Sourdough Diary - Beginners please ask questions here

Graham's picture
Graham

Please feel free to ask questions or talk about your experiences making your first sourdough.

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73 users have voted.

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COFFIN GIRL's picture
COFFIN GIRL 2006 April 23

fantastic forum for beginners - well done with the idea. I will be a looker (& probably a question asker) constantly. So much to learn about this breadmaking stuff. Bill - my taste testers for my first few dismal attempts could almost have done with stomach pumps when I think about what I made them suffer. Good thing I have some really good friends!!!!

KazaKhan®© 2006 April 23

I started with just flour and water on the 26/03/06 and my starter has a nice wheaty aroma, very far from sour. The bread I make with it has a very distinct honey smell to it and it is particulary strong when sugar is added. Will it stay this way or will it eventually obtain a sour flavour? And I should note that I don't want a sour flavour to my bread I'm happy with the way it's going at the moment but I was just wondering...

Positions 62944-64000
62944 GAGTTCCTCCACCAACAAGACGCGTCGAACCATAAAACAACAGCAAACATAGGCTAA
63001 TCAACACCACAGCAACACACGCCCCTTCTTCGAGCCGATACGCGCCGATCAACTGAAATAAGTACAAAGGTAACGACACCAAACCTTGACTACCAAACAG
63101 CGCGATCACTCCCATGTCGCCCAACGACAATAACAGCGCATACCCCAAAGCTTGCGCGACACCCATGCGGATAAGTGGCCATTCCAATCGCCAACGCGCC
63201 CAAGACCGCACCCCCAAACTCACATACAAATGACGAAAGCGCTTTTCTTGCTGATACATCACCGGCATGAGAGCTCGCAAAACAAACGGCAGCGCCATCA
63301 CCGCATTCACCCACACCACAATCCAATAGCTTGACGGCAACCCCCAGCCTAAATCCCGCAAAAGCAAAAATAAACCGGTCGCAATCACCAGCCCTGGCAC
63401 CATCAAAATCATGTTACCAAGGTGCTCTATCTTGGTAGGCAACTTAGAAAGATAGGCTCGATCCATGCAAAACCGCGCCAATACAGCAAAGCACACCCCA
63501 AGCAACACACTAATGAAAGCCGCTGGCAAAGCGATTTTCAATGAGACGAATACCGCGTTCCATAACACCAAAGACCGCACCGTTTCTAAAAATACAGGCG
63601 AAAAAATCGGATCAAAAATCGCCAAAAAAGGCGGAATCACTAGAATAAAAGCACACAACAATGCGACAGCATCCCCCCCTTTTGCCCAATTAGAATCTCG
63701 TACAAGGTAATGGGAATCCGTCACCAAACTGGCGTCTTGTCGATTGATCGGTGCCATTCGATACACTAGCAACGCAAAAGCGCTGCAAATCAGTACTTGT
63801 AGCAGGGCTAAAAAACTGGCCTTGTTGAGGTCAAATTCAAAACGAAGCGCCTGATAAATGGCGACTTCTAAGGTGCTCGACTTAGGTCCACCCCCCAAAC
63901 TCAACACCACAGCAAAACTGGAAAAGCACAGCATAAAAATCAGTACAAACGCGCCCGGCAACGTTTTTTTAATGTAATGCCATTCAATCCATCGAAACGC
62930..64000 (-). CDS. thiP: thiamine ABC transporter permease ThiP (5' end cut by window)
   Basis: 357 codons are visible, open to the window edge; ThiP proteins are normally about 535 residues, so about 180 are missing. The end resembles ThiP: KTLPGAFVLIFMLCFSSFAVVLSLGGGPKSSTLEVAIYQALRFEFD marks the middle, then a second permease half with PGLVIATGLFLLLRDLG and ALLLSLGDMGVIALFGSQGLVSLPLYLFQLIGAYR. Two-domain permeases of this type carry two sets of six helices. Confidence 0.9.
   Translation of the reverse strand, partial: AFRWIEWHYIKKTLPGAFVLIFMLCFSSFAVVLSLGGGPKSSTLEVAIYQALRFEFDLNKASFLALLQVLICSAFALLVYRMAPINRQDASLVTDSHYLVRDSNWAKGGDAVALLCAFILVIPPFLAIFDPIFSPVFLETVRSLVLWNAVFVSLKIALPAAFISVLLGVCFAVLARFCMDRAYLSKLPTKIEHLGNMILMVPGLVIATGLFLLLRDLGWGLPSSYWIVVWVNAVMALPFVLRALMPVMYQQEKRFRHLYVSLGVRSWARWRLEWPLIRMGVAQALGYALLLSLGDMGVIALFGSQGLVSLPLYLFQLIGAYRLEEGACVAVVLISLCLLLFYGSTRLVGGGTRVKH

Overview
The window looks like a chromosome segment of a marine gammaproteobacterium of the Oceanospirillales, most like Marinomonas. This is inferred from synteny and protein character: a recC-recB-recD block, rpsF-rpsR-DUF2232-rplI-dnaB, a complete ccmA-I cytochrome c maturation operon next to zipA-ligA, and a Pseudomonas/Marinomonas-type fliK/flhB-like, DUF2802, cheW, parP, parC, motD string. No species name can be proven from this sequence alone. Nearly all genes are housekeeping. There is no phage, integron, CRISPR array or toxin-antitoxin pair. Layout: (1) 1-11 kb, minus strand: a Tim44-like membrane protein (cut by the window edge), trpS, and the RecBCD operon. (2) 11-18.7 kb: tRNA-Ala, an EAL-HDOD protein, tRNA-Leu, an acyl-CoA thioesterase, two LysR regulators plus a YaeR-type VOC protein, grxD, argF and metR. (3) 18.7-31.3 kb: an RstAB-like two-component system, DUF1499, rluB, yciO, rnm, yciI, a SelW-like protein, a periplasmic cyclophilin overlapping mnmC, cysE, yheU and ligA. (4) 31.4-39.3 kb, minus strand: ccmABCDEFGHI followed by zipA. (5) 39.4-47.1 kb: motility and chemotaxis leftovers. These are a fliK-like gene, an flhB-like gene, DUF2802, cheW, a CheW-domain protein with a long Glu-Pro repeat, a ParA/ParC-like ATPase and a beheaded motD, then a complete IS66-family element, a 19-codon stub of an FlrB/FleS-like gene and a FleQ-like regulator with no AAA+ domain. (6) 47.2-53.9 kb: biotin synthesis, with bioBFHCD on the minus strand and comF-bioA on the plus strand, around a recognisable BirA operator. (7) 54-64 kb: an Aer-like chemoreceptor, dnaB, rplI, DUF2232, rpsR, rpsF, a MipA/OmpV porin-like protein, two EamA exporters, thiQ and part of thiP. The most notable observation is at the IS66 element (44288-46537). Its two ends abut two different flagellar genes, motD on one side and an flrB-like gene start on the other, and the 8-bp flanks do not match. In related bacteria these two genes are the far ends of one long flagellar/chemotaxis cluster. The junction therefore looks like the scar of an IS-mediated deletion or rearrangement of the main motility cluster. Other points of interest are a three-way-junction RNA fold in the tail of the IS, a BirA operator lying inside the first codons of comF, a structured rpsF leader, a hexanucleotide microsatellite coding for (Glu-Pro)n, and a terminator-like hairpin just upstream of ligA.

Graham's picture
Graham 2006 May 3

[quote]
we ought to just open a forum member bakery somewhere, just do some nice bread!
[/quote]

[quote]
Hmmmm...wish I could go. I can be bizarre if I want to!
[/quote]

A fun option could be to [i]bake by remote control.[/i] It would be a bit of a game where one baker gets to direct another baker's skills for their own purposes. We would need to work out how much freedom the controlling baker has, or it could cross the line that separates bizarre and offensive.

SourYumMum's picture
SourYumMum 2006 May 3

Thanks Teresa, Don and everyone ... for your feedback and encouragement. I actually considered NOT putting the photos up, because the loaf is a bit flat and all ... but then you lot wouldn't be able to critique and help. And that's the whole point of the forum, right?!

And I figure that it's only in Chembake's special corner of the forums that pointing and laughing is allowed!

'Discovering' the wetter dough was a big step for me, an 'Ahah!!!' moment as they say in the classics! And the oiled surface for kneading, too.